The 122nd running of the Boston Marathon is on Monday, April 16, 2018, so I wanted to feature this tribute to BOBBI GIBB, on the pre-marathon weekend of festivities.
Title: Running Girl, BOBBI GIBB and the BOSTON MARATHON
Author:Annette Bay Pimentel
Illustrator: Micha Archer
Publisher: Nancy Paulsen Books, 2018
Themes: gender stereotyping, Boston marathon, female runners, women’s history, sports, women’s history month
Bobbi Gibb must wear a skirt to school because she is a girl.
She is not allowed to run on the school’s track team.
Because those are the rules–and rules are rules.
But after school…
Because Bobbi Gibb is a girl, she’s not allowed to run on her school’s track team. But after school, no one can stop her–and she’s free to run endless miles to her heart’s content. She is told no yet again when she tries to enter the Boston Marathon in 1966, because the officials claim that it’s a man’s race and that women are just not capable of running such a long distance. So what does Bobbi do? She bravely sets out to prove the naysayers wrong and show the world just what a girl can do.
Why I like this book:
It’s an inspirational story of the first woman to run the Boston Marathon. The story traces her training in inappropriate footwear and alone, but always with joy.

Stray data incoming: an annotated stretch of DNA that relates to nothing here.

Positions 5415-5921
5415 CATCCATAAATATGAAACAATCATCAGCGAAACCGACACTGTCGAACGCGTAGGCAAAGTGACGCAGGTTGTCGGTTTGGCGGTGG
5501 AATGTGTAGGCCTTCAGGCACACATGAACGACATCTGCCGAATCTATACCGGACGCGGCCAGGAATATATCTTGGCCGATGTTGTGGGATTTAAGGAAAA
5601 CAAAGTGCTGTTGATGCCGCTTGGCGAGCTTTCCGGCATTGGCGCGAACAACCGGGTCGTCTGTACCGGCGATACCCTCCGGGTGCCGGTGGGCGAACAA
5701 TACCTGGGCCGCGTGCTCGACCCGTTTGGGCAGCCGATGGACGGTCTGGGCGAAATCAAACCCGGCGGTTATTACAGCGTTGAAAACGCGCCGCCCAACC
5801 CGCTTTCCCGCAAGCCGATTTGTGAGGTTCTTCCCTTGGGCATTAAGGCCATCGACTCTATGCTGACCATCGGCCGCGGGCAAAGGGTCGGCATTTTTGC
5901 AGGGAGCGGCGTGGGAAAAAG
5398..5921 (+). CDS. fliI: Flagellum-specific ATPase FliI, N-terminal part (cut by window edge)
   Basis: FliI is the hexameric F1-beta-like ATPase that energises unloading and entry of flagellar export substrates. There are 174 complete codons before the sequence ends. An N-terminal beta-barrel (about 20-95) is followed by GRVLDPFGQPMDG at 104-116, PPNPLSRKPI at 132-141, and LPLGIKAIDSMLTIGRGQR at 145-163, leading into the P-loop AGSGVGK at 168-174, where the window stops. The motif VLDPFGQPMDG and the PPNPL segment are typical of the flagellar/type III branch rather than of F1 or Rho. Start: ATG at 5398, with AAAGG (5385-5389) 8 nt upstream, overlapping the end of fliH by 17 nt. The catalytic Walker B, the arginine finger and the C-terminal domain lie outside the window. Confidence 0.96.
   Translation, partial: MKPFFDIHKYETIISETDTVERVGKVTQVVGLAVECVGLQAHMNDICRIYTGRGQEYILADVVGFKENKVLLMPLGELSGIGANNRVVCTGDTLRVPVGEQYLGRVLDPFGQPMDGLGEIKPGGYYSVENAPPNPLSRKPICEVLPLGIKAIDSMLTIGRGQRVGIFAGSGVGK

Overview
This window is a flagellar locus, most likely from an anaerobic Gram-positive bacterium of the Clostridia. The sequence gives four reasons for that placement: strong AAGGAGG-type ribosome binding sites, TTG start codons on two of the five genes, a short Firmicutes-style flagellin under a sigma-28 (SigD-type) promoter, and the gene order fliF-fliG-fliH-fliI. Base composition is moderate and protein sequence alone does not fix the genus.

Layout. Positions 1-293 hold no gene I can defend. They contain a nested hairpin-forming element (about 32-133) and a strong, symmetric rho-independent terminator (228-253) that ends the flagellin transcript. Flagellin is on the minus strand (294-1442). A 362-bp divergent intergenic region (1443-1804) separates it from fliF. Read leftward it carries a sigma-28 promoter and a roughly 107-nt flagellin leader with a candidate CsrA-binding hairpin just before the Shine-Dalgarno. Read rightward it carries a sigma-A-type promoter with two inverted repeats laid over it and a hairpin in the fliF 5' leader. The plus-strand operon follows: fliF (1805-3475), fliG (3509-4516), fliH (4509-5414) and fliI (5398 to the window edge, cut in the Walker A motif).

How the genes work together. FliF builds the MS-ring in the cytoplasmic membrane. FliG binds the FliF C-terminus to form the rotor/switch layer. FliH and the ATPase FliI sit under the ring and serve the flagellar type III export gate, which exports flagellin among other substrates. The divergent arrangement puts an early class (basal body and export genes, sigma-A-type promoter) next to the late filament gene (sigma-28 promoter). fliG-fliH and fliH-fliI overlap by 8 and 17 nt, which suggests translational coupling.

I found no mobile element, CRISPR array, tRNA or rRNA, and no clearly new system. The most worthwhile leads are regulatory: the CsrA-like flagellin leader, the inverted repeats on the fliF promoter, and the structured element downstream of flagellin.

I love the timeline of the marathon with the elevation levels at the bottom of the pages, and the illustrations burst with her runners high, which as a marathoner, I totally get.
Perfect girl power book of perseverance to add to #Womenshistorymonth, a unit on the Olympics/marathons, or any unit trying to redress gender stereotyping.
The afterward fills in some of the timeline and and gives further information about women marathoners and their official access to races. Bobbi’s official recognition doesn’t come until 1992!A selected bibliography provides four suggestions: two websites and two books.
Maybe talk to your children about participating in local fun runs?
Each week a group of bloggers reviews picture books we feel would make great educational reads. To help teachers, caregivers and parents, we have included resources and/or activities with each of our reviews. A complete list of the thousands of books we have reviewed can be found sorted alphabetically and by topics, here on Susanna Leonard Hill’s website.